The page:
In a recent press release issued by the European Cyclists’ Federation (EFC) it was stated that Vancouver could become North America’s cycling capital. With all the recent infrastructure put in place and more talk about additional bike lanes in Kits and possibly other neighbourhood things are definitely looking up for cycling in this city. Furthermore, the pending Vancouver Bike Share (VIXI) announcement will only add to the city’s cycling clout.
Currently over 60,000 trips everyday are done by bicycle. The city has seen a surge in cyclists and with the pro-cycling policies coming down from council chambers this momentum won’t slow down anytime soon.
Some may argue that the idea of cycling has clouded the judgment of council. For instance the city is tossing around the idea of tearing down the viaducts, a popular downtown east-west connector route for cars. The viaduct conceptual plans have little regard for motor vehicles (and fiscal prudence), however, the removal will benefit the pedestrians and cyclists in the city. If the viaducts are removed it’s just another subliminal jab to those that use cars as their primary mode of transportation that they should consider transit or cycling.
“If Vancouver keeps up this positive momentum towards cycling, I’m almost certain that it could be the Copenhagen or Amsterdam of North America,” says Bernhard Ensink, Secretary General of ECF, which groups together half a million cyclists across Europe.
Cycling is the fastest growing mode of transportation in Vancouver with bicycle trips nearly doubling in the past decade. Some neighbourhoods (Kitsilano, Commercial Drive, Mount Pleasant) see over 10% of all trips made by bicycle. That figure puts us on par with many European cities.
“I really think Europeans will be impressed by Vancouver when it hosts the world’s biggest cycling policy conference at the end of the month. Velo-city is going to create a huge push in the number of cyclists,” says Ensink, “but they [Vancouver] will have to continue spending on quality infrastructure.”
At the end of June, the city will host 1000 cycling experts at the world’s biggest cycle planning conference, ‘Velo-city Global’. Traffic planners, cycling advocates, architects, educators, politicians and others from around the world will provide their expertise on everything cycling related. Countries that have hosted the prestigious conference have generally seen an explosion in cyclist numbers. In the run up to Velo-city in 2009, Brussels (Belgium) managed to double cyclists. Seville (Spain), who hosted the conference in 2011, saw bicycle traffic increase ten-fold. Vancouver is experiencing the same.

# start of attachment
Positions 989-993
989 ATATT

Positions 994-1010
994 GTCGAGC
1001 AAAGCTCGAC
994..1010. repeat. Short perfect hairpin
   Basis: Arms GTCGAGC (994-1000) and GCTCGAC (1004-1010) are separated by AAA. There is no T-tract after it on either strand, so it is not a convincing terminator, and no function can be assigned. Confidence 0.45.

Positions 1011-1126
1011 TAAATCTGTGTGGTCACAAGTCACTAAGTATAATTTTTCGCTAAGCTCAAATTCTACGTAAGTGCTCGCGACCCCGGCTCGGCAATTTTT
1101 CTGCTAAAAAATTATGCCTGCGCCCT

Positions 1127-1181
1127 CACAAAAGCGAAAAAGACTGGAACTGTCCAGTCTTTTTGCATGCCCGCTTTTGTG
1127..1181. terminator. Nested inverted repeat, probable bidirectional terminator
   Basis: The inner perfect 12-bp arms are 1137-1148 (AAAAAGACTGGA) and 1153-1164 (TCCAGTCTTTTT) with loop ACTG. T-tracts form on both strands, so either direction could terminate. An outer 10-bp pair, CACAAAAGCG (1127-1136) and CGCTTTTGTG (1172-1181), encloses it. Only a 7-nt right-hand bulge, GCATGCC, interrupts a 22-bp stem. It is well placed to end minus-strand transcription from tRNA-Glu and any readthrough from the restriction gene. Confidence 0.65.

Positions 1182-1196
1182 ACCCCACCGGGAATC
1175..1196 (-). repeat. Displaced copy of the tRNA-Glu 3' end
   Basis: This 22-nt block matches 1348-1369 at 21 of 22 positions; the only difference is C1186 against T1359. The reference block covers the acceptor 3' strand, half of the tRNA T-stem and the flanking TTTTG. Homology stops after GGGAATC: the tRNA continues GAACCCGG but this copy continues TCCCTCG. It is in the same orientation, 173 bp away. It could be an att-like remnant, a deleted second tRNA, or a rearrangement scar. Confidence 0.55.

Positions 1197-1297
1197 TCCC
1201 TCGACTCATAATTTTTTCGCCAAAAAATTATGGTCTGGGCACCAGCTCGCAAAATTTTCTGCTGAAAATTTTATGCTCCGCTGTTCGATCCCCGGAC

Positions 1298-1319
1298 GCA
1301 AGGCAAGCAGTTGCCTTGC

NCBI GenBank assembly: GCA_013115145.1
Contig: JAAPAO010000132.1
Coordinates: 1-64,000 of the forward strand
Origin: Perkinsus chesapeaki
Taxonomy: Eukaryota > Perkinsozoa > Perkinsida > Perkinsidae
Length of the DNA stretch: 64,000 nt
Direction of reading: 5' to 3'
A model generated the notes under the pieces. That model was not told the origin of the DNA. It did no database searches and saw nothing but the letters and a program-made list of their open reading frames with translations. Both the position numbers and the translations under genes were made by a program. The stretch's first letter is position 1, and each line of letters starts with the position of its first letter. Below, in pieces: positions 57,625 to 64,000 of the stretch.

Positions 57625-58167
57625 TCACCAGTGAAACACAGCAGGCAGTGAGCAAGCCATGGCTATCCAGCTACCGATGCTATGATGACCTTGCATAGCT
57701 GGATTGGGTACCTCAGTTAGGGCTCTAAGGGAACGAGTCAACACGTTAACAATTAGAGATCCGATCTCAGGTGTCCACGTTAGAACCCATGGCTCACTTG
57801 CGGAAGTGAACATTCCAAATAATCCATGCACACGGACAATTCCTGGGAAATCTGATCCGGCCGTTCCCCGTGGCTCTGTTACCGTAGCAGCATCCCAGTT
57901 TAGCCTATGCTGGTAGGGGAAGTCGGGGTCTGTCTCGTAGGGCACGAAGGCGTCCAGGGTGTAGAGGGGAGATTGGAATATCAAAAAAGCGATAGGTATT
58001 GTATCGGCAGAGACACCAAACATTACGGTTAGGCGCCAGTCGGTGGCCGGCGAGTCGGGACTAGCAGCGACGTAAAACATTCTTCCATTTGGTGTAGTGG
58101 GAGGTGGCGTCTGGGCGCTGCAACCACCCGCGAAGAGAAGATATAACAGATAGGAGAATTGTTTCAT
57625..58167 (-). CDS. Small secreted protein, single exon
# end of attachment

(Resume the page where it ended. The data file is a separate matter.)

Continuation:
Compared to Toronto and Montreal, Vancouver takes the lead. It has a higher share of women cycling (37%), and has the highest number of people commuting to work by bicycle (3.7%), with Montreal trailing behind (2.4%) and Toronto seeing 1.7% of commutes by bike (2006 figures). Both Toronto and Montreal have public bike share progams and no mandatory helmet law. If those two elements were introduced in Vancouver, you’ll see a further surge in cycling. Currently Portland is North America’s cycling capital with 6% commuting to work by bicycle.
To become a cycling capital, Colville-Andersen says: “All it requires is a definitive cutting of ties with 80 years of failed traffic engineering and the archaic school of thought that so many traffic engineers desperately cling on to. We need instead the very simple concept of designing cities and we need to design bicycle infrastructure and pedestrian-friendly streets and use common sense and human observation to do so.”
Copenhagen currently sees 10 times (600,000) as many trips done by bicycle than Vancouver however Mayor Gregor Robertson wants to bridge this gap. He has just signed onto ECF’s Cities for Cyclists’ Network, which groups together high-profile cities such as Copenhagen, Brussels, Vienna and Munich who share best practices in cycling.
In Copenhagen, there are just as many cyclists as there are cars and most don’t wear helmets, just check out this video:
Photo: Vancouver Cycle Chic